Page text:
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Thread: Reverse Side of Machine Stitch

  1. #1
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    Reverse Side of Machine Stitch


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    I was hoping that some of you fine sheathmakers could post pictures of the reverse side(I refained from requesting pics of your "backsides" for good reason) of your machine stitched leather goods. My fingers aren't going to get any younger and I have looked into machines(Tippman, Cobra, Artisan, etc...) but have reservations about the look of the opposite side of the stitch. I am also concerned about the pressure foot tracks I've seen on so many machine sewn sheaths. I realize that has alot to do with set up and experience... I'm just curious about what makers are able to do with these infernal contraptions
    "The greatest enemy of knowledge is not ignorance, it is the illusion of knowledge." - Daniel J. Boorstin



    Rick Marchand
    ABS Apprentice Smith
    www.wildertools.com
    rickmarchand@wildertools.com

  2. #2
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    Rick, per your request.

    Paul
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    Instructional DVDs now available at http://chriscrawfordknives.com/ ***New third DVD is now available at the same web site***

    Paul Long------108 Briarwood Ln. W------Kerrville, TX---78028-9311----830 367 5536 pfl@cebridge.net

  3. #3
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    Hope you don't mind that it's not a sheath......
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  4. #4
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    Thanks a lot guys. Those lines are nice and straight. Do you think it is possible to run a grooving tool on the reverse side prior to stitching with a machine? I make a lot of ambidextrous sheaths and have been working really hard to get the same quality of finish on both sides of the sheath. That, and I want the thread to sit below the surface of the leather.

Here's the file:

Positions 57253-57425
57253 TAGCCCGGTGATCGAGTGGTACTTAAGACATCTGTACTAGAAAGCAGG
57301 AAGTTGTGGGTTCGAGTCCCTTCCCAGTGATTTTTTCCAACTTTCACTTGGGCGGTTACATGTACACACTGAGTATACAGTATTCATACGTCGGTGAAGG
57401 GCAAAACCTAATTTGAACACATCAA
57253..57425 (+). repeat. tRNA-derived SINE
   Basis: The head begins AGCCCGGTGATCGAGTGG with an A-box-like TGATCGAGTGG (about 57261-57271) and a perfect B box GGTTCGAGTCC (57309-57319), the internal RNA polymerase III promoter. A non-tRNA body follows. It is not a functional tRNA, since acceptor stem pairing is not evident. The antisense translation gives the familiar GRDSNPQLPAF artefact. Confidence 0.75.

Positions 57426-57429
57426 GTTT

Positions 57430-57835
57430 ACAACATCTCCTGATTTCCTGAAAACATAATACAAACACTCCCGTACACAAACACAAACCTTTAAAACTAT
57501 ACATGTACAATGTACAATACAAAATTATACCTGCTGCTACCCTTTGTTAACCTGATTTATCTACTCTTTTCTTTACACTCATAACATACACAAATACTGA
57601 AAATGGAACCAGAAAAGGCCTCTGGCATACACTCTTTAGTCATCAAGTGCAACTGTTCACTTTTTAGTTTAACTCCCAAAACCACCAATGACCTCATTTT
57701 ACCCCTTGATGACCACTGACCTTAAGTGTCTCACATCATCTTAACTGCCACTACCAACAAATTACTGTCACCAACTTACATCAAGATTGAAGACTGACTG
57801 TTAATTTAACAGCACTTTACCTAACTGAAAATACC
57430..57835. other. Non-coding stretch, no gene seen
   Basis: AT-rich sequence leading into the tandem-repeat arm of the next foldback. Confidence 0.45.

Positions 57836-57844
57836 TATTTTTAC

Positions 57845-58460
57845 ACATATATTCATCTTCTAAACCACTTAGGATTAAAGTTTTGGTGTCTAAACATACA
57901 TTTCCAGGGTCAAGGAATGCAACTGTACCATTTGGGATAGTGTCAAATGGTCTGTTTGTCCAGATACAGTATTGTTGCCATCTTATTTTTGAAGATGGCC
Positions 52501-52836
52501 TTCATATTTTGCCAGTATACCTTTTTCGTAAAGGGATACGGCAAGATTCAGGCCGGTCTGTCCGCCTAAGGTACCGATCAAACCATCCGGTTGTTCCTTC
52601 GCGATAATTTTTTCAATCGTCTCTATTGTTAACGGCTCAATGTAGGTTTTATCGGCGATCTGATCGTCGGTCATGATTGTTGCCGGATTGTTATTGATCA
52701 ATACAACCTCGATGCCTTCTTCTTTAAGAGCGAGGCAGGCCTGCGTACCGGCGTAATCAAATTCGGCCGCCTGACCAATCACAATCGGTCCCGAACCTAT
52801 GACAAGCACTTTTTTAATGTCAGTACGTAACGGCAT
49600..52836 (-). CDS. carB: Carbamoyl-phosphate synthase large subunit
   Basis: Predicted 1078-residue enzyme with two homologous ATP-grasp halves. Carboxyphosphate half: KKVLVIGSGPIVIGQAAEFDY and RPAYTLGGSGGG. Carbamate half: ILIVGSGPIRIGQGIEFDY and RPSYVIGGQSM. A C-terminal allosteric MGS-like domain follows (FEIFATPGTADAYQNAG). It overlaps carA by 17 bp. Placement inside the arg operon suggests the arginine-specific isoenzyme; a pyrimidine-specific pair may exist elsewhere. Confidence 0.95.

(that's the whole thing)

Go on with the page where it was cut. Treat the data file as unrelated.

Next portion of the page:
Paul... Matt Bailey has a thread in Shop Talk about a Cobra Type 3 machine that he just ordered on your recommendation. I am very excited for him and it rekindled my interest in looking for one that can do what I need.

    I appreciate the replies.
    Last edited by Rick Marchand; 10-31-2012 at 08:48 AM.
    "The greatest enemy of knowledge is not ignorance, it is the illusion of knowledge." - Daniel J. Boorstin



    Rick Marchand
    ABS Apprentice Smith
    www.wildertools.com
    rickmarchand@wildertools.com

  5. #5
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    Rick, grooving the front is a common practice for machine stitching, although I don't do it very often..most machines include an edge guide and it will be very helpful for that.

  6. #6
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    Rick, the machine stitch will always look a little different on the back side, but if you look at Rayban's photo I'm sure you will agree that he has his machine adjusted to provide the very best looking back side imaginable. The machine marks you refer to, can and will be minimized in the edge finishing operation, assuming you do take time to properly finish your edges.

    Any of the 441 Clone machines can and will do a fine job. My choice is Cobra because of the guys running the company and their record of quality and customer service, based on about 10 years of experience with them. I'm sure you can get similar endorsements from other guys about other 441 clone machines (Artisan, Cowboy etc.)

    The Tippman is also a very good beginner machine, but the cost of a new Tippman is sufficiently high as to cause one to stop and consider that a motorized machine is not all that much more and the likelyhood of trading up from a Tippman in the future is very real.

    By the way I bought a new Cobra 4 about the first of October and I like it very much. Currently using it beside the Artisan 4000 and the results are identical, except the Cobra does include state of the art upgrades not present on the Artisan.

    Paul
    Last edited by sheathmaker; 10-31-2012 at 10:03 PM.